Monday, September 29, 2014

Non-fiction Monday: Positive: a memoir by Paige Rawl with Ali Benjamin

Positive: a memoir by Paige Rawl with Ali Benjamin and forward by Jay Asher. 288 p. HarperCollins Publishers, August, 2014. 9780062342515. (Purchased.)

How does a pretty, popular, bright cheerleader end up on the receiving end of relentless bullying? By confiding in her best friend the fact that she's HIV-positive at an evening school event. Within minutes, sixth grader Paige Rawl sensed a change in vibe from her classmates and within days, she's dubbed PAIDS, finds her name scrawled on bathroom walls and is viciously cyberbullied. When someone forges a threatening note to Paige's now ex-best friend, school administrator's don't believe Paige. When she finally confides in the school counselor, the counselor accuses Paige of being dramatic and infers that she's the cause of the problem. Phone calls and letters from Paige's mother to administration go unanswered and Paige's grades plummet and she hates to go to school. The cumulative effects of the stress led to a type of seizure disorder and eventually Paige left school to be homeschooled.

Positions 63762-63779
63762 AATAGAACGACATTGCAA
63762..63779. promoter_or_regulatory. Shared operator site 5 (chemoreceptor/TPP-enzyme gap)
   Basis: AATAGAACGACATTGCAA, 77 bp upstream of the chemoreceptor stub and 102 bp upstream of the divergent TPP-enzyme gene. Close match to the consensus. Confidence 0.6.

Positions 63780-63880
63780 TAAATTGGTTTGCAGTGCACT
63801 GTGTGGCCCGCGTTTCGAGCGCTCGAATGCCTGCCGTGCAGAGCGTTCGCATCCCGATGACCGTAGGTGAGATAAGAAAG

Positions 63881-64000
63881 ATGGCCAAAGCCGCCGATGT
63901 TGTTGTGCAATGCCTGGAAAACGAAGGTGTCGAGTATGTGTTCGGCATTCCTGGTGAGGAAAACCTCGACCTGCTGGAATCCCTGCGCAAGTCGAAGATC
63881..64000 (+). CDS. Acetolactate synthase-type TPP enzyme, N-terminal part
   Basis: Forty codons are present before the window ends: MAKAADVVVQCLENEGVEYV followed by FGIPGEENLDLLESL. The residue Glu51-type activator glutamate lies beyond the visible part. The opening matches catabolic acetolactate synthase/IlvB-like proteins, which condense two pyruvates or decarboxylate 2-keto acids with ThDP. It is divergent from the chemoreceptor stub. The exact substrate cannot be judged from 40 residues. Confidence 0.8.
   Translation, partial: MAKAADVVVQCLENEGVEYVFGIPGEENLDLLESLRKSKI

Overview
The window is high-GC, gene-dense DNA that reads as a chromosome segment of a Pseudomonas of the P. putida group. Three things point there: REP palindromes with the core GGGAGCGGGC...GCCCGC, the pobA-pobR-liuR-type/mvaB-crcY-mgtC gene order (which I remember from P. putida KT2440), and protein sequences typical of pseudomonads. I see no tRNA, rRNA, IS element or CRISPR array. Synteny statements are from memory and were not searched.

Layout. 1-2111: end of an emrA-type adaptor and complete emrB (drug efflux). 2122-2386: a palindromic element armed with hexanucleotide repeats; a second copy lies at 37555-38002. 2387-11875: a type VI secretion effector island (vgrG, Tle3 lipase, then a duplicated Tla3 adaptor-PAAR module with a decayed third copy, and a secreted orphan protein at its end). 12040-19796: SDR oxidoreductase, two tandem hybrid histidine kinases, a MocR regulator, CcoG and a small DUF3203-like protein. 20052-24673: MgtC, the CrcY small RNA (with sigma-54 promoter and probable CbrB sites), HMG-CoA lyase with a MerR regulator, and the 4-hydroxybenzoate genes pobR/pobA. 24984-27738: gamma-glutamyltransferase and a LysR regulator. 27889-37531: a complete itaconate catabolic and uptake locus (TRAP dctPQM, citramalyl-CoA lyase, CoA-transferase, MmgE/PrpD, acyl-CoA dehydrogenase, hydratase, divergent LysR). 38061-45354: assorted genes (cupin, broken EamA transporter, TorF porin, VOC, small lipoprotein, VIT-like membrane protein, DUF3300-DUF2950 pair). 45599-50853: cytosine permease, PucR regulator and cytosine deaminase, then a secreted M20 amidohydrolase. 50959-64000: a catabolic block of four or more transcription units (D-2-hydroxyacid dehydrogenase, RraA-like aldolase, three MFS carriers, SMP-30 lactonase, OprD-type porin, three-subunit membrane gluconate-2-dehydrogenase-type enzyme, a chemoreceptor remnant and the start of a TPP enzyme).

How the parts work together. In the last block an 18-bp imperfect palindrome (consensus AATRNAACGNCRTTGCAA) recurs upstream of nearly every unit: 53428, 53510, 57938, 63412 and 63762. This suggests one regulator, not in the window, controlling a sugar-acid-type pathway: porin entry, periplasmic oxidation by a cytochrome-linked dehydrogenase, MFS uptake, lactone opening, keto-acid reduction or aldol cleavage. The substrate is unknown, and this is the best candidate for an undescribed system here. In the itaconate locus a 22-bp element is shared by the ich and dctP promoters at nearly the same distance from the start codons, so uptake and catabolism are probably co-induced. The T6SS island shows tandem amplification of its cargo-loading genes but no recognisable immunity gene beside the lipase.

Once she hit high school, she was ready to try mainstream schooling again and applied to a charter high school where she and her mother were assured that bullying would not be tolerated and Paige would be accepted. Unfortunately, the years of abuse affected Paige deeply and, despite the positive new environment, she attempted suicide. Time spent in an inpatient psychiatric ward and later, at a sleep away camp for HIV positive kids helped heal.

This engaging and intelligent memoir by an articulate and brave young woman has an informal, almost conversational tone and should resonate with teen readers. As someone with a nursing background, who worked in an ER during the early 80s, I recall the panic over this mystery illness and witnessed some less than exemplary behavior by a few colleagues. It outraged me then and it saddens me now that people still react so ignorantly and cruelly. Particularly cringeworthy were the reactions of school personnel. I cannot imagine either of the schools I've worked in ever treating a student in such a manner.

This book belongs in every middle and high school library. Our eighth grade students study HIV/ AIDS in health. Paige's perspective would add depth and meaning in the health class. The eighth graders also do a memoir unit near the end of the year and this will be a welcome addition to that collection. 

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